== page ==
Guardianships

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If you need legal assistance regarding guardianships matters, contact us online or call us at (615) 800-7096 today for a free consultation with an experienced attorney.

Our children mean everything to us. And as parents, we do everything we can to protect them. But unfortunately, we can’t always be there to care for them. If this happens to you, do you know who will be caring for your children?

The family law attorneys at Martin Heller Potempa & Sheppard, PLLC understand how hard this decision may be. That’s why we will guide you through the process of finding the right person to become the guardian of your children should anything happen to you. Whether it’s illness, death, or some other reason, rest assured that your child will be under the care of a guardian of your choosing.

What is Guardianship?

Like conservatorship, guardianship is a legal process where the court will appoint an individual to either partially or fully supervise your children who are under the age of 18. The appointed guardian will have the ability to make parental decisions regarding the child, such as what school he/she should go to, health care issues, and what to do with the child’s property.

Some examples of when a guardian is needed for your child include a parent who either passed away or has a serious illness; a parent who is incarcerated; or a parent who may not be mentally or physically able to care for the child any longer.

A guardianship may also be required to protect the assets of a minor child that has inherited property through Estate Administration or other litigation. A guardian may be necessary for instances when a child’s parent or parents have terminated their parental rights or the child’s parents have passed away leaving no custodian.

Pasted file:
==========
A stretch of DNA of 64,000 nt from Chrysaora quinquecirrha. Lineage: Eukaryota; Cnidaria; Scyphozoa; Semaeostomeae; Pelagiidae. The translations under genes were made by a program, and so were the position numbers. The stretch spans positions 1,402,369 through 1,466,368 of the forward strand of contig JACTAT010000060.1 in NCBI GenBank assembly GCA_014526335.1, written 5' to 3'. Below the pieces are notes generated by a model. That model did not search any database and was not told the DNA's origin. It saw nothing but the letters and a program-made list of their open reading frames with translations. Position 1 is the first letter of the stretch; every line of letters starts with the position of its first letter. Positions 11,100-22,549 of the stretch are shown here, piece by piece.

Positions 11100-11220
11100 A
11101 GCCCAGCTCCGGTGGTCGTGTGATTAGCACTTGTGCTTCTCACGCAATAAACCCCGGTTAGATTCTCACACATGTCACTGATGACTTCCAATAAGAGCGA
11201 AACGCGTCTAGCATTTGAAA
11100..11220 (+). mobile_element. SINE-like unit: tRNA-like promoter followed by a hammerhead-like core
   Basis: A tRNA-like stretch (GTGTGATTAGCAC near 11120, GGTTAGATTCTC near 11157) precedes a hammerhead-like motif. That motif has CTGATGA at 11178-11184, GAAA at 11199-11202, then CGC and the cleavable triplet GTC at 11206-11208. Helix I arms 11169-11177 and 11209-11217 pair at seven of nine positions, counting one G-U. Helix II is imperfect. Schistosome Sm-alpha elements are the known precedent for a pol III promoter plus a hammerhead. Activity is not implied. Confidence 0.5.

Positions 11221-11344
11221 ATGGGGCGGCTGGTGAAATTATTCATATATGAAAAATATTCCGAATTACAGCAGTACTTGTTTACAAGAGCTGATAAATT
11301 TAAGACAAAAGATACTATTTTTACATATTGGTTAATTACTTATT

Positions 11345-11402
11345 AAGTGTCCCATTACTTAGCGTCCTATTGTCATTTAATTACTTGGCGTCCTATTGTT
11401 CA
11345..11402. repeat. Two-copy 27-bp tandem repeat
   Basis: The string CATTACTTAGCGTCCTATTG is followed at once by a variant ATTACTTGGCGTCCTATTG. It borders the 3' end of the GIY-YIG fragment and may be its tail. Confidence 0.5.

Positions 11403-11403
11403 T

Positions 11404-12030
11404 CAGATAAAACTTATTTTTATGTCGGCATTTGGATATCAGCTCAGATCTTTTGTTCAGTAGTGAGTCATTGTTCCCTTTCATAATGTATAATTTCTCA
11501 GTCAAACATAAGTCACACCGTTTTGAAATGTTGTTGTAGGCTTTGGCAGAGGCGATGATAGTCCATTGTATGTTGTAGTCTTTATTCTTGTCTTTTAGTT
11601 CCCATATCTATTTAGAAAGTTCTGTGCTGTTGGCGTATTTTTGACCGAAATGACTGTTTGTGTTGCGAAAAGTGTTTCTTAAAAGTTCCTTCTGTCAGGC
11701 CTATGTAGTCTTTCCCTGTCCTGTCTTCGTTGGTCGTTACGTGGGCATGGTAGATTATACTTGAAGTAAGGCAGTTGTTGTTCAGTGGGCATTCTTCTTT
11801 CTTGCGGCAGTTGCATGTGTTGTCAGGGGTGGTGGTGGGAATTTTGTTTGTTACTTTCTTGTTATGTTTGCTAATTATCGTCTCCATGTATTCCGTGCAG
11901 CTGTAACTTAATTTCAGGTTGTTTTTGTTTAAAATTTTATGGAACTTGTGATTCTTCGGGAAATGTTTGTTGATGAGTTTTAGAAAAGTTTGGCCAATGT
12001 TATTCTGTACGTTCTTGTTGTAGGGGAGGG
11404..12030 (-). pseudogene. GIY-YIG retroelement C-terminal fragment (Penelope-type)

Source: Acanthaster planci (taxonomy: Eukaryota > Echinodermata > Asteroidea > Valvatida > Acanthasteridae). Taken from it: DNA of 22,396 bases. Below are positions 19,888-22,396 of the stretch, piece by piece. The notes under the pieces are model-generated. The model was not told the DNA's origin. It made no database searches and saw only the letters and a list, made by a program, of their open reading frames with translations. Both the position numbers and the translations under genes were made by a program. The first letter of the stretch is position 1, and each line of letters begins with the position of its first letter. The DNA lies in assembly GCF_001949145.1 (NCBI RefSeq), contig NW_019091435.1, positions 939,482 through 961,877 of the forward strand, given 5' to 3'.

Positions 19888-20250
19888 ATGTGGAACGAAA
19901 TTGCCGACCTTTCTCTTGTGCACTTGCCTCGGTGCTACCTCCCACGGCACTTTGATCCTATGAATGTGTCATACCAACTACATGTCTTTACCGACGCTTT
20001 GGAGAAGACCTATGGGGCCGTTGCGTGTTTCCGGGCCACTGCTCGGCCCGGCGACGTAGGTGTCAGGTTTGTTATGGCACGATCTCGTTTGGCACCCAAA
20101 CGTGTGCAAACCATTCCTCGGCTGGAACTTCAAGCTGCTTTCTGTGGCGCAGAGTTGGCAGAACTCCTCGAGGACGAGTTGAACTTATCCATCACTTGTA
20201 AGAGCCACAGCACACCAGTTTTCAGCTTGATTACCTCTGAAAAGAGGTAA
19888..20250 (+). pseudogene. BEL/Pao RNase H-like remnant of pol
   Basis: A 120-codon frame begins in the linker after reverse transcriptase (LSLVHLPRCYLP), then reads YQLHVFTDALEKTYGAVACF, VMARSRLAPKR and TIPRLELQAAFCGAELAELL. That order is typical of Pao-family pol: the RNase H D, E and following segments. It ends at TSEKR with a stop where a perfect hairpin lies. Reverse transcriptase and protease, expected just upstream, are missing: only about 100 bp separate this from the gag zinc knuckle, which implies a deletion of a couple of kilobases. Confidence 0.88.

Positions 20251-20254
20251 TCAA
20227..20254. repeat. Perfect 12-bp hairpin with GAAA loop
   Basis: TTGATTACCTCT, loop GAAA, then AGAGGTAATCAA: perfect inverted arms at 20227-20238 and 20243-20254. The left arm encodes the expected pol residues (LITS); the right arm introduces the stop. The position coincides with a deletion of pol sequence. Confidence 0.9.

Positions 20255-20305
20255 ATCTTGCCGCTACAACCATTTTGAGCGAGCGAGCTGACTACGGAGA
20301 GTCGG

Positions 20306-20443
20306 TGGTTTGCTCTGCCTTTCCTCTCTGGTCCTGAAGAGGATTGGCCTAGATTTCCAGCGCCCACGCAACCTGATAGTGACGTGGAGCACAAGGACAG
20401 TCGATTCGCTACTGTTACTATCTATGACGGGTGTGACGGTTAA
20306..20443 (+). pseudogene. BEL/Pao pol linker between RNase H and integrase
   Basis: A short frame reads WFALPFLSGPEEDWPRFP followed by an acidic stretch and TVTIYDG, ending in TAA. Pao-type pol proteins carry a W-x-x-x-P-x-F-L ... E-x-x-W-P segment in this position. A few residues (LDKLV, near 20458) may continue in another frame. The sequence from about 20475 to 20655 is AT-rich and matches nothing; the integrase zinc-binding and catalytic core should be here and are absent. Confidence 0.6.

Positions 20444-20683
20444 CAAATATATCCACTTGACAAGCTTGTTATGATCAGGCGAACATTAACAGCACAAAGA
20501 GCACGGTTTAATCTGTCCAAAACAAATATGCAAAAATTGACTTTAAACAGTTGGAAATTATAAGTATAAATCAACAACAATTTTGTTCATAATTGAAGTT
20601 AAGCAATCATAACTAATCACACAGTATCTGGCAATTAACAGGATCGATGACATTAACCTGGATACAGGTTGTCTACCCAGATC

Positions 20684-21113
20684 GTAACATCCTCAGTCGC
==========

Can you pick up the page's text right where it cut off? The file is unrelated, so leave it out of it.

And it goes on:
How the Court Chooses a Guardian

Any person who believes a guardianship is necessary may petition a Tennessee court for the appointment of a guardian. When appointing a guardian, the court will take the best interests of the child in determining who is the best candidate. The court usually first looks to the parent or parents of the minor. However, if both parents are unable to act as a guardian, the court will then the closest relative of the child.

In the case of a parent that passed away, the person who has been designated in a will to be the guardian. However, if there is no will or no one has been selected by the deceased parent, the court will look to the adult siblings of the minor. If there are none, the closest relative of the child will be selected. In some cases, close friends may be selected as the guardian if there are no other available options.

Typically, a court-appointed guardian will be required to file annual documents with the court to ensure that the protected person is being taken care of medically and financially. The annual requirements can be time-consuming and confusing. If you need assistance with completing an Annual Accounting/Status Report, call one of our experienced attorneys at Martin Heller Potempa & Sheppard.

Let Our Guardianship Lawyers Help

Now is the time to protect your children in case something happens to you. If you do not have the right person in mind to care for your children when you’re not around, our Tennessee guardianship lawyers are prepared to help guide you through the process. Our team of family and estate lawyers will make sure your child’s future is taken care of.

If you need to set up a guardianship for your minor children, don’t wait much longer. Contact Martin Heller Potempa & Sheppard, PLLC now for more information.

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